The incorporation of North India in the Persian cosmopolis during the sultanate period (13th-16th century), and the rise of the Mughal dynasty during the 16th century, led many authors to compose tales in Persian (qiṣṣah, dāstān or ḥikāyat, often masthnavī in form) inspired by Indian themes and romances. A number of scholars, such as the Late Syed Amir Husain Abidi (1921-2011), dedicated themselves to the edition and study of these poetic compositions. More recently, several researchers, such as Simon Digby, Sunil Sharma or Francesca Orsini, attempted to locate more precisely the social and historical context of these works. Indeed, the composers of these tales stem from various social backgrounds. Some are Iranian émigrés from Khurāsān or Fārs, while others are Indian Muslims (khānzādah) or even Hindus. In this paper, I would like to focus on these multiple identities in the literary context of ‘Indian’ Persian mathnavī. My intention is to understand how authors chose to present themselves in their own compositions, and how in order to achieve this goal, they forged distinct ‘pen-identities’. The time frame of my analysis is the 17th century and, more precisely, the reigns of the Mughal emperors Jahāngīr, Shāh Jahān and ‘Ālamgīr.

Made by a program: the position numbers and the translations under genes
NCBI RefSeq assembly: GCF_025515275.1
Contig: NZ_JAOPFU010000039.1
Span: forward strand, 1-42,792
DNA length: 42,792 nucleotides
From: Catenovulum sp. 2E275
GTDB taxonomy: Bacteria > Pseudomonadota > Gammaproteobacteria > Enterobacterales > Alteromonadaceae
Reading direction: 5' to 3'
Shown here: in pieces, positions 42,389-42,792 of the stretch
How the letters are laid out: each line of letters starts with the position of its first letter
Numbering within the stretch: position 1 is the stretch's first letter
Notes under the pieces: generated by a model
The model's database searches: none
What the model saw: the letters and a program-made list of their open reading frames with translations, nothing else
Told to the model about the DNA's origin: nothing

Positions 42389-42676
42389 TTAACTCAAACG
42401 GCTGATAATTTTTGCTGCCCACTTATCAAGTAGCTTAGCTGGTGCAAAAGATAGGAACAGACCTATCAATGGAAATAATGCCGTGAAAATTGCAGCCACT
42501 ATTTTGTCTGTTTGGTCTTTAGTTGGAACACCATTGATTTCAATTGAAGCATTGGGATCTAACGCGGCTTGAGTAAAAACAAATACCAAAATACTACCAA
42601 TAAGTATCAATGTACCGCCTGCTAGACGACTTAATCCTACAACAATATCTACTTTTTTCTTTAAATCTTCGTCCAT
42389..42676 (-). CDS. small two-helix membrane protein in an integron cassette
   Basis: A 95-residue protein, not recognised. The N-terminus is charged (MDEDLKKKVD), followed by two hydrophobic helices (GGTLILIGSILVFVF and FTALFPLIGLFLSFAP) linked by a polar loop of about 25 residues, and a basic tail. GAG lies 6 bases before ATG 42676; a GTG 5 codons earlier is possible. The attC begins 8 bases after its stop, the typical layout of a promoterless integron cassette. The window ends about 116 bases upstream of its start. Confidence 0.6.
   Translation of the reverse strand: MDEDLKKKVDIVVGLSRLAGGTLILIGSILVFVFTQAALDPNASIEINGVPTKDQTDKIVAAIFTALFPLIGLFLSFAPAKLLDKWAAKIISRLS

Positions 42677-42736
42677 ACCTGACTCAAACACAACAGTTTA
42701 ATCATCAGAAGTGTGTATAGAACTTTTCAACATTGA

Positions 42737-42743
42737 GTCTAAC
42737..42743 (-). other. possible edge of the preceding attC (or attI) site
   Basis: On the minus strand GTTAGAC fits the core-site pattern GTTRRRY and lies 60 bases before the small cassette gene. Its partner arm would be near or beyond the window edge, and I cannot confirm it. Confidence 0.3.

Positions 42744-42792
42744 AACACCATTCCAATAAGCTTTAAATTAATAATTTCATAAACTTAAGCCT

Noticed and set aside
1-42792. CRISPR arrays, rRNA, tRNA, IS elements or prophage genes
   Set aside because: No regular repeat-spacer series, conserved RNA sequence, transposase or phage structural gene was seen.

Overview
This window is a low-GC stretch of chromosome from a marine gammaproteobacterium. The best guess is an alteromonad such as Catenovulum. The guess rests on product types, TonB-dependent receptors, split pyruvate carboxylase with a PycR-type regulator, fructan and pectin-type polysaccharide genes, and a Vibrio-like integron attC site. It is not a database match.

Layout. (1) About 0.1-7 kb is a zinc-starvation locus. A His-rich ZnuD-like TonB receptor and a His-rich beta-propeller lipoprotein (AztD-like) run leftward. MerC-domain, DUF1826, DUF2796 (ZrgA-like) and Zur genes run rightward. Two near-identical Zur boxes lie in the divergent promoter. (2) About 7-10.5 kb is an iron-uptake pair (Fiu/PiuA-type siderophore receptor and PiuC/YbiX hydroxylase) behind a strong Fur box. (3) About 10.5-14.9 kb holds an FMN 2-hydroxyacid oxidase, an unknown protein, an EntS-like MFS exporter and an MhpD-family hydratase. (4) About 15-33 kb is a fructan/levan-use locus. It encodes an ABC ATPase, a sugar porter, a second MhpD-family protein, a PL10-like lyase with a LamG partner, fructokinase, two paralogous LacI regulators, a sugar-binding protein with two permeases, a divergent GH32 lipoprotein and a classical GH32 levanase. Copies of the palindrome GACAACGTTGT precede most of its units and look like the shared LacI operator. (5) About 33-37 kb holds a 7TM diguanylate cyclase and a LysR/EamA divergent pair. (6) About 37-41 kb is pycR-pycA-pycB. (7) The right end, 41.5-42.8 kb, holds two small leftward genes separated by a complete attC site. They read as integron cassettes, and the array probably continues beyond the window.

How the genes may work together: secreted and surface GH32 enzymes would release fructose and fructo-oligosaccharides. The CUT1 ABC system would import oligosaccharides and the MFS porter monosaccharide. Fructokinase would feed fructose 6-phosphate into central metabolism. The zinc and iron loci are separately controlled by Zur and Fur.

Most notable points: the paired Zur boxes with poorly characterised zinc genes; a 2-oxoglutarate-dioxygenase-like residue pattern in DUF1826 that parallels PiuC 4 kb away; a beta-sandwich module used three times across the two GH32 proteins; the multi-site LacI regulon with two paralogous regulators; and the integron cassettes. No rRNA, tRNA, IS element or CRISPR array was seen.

Indeed, during the 17th century, a number of Indian tales have been translated or adapted into Persian both in verse and in prose. Persian literature, at that stage, already had a solid canon, located in several spaces: Central Asia (Khurāsān) and Iran itself (Fārs, ‘Ajam). India (Hindūstān), although associated with some important poets of that canon (Amīr Khusraw for example) remained a marginal space, situated, at best, at the frontier of the Persian speaking world. Using Amir Hasan Abidi’s editions (see, for example, the Rat Padam of ‘Abd ush-Shakūr Bazmī or the ‘Ismatnāma of Ḥamīd Kalānaurī) as well as some unedited manuscripts (notably, some copies of the Mihr-u Māh of ‘Āqil Khān ‘Rāzī’), I argue that South Asian translators/adaptors (mutarjim) acted as literary go-betweens who, following the established conventions of Persian poetry, asserted, to a Persian-speaking connoisseur audience, the literary relevance of Indian subjects. Their pen-identities, whether they were émigrés, Indian Muslims or Hindus, played a key role in that regard. I argue, notably, that they often chose to embrace their geographical ‘otherness’ only to develop an ‘Indian’ (Hindī) poetic imagery in which spatial opposition between Iran and South Asia (Īrān-u-Hind) allowed them to assert their ‘newness’ and modernity (tāzagī).